In little over a year, we’ll be seeing the third and final chapter of Star Wars’ latest trilogy, Episode IX, hit theatres. Unsurprisingly, we barely know a thing about it yet, other than it exists and some people we know and love are in it. But that just gives us more reason to make a list of hopes about what we’ll see when the JJ. Abrams-directed film drops.
Beyond a mandate for new things to add to the great pantheon of Star Wars—new characters, new worlds, new creatures, new stories to tell—here’s just some of the things we’re hoping to see in Episode IX that would really help tie off this latest chapter of the Star Wars galaxy’s perpetual story of good and evil.
A True Conclusion to the Skywalker Saga
Early marketing material for Episode IX has dubbed the film as the end of the “Skywalker Saga,” the pan-generational tale that has occupied the drive of all eight mainline Star Wars movies so far. So basically, it damn well better live up to that promise. tragic passing of Carrie Fisher, the Skywalker family bloodline is already petering out (give or take one certain angry young man, who we’ll get to later)—and maybe it’s time for it to do so, and bring its battles and turmoils to an end.
Episode IX needs to conclude the Skywalker family’s tale not just to give it the farewell it justly deserves at this point, and offer closure to Luke and Leia’s journeys, but to put a definite demarcation point on the fact that this is indeed the end of this particular Star Wars story—because there are plenty more to tell.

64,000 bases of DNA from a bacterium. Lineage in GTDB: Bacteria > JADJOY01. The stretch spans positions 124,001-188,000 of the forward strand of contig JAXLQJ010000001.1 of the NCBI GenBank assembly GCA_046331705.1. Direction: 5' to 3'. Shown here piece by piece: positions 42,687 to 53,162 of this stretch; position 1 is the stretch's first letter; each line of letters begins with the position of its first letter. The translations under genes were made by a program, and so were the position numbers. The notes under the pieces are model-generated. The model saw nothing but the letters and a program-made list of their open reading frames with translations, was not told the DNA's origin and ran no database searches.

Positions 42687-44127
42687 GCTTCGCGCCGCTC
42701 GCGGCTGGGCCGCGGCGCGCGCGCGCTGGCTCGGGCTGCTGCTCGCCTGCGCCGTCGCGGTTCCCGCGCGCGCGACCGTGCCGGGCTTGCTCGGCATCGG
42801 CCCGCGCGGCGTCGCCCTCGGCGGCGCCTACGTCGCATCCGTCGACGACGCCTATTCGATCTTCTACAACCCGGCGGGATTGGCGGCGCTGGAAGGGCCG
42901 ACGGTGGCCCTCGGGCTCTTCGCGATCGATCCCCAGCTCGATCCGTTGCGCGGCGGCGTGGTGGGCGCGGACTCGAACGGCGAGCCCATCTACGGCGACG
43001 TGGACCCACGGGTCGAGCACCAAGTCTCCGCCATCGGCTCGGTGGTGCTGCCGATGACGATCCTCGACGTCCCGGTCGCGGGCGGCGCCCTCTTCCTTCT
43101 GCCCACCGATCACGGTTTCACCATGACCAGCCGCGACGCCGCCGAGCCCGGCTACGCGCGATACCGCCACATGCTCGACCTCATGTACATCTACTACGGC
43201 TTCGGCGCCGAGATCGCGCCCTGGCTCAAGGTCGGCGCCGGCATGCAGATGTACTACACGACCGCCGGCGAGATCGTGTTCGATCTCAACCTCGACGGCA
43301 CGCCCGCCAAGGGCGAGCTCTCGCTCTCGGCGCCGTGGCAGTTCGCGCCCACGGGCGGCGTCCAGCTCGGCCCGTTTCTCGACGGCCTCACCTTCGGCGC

The Intergalactic Fallout of The Force Awakens and The Last Jedi
The Star Wars sequel trilogy has been so far surprisingly introspective for a duology of films that have shown us the cataclysmic eradication of the center of galactic power and the apparent total invasion of the galaxy by a new totalitarian order. Rightfully, these events have been primarily framed through the lenses of the character we’ve been following, like Rey, Finn, and Poe. But it’s also meant that we don’t really get to examine the tumultuous effect these events have actually had on the wider galaxy—something that Star Wars has typically struggled with, outside of showing the scale of the Clone Wars in Revenge of the Sith and the reach of the Empire’s miserable control in Rogue One.
Now that our heroes are left in so few numbers, it’s almost like Episode IX can’t help but have to take a step back and explore the ramifications the destruction of the New Republic’s command structure (and most of its fleet) and the First Order’s sweeping presence across the galaxy. It arguably should’ve happened sooner, but hey, there’s no time like the present.
Yes, yes, The Last Jedi, like Empire Strikes Back before it, separated its key trio for much if its runtime. It’s like poetry, it rhymes, and so on and so forth. But it’d be really nice now that Rey, Finn, Poe—and now Rose—are all aboard the Millennium Falcon together, they actually get to spend some time like that for a bit.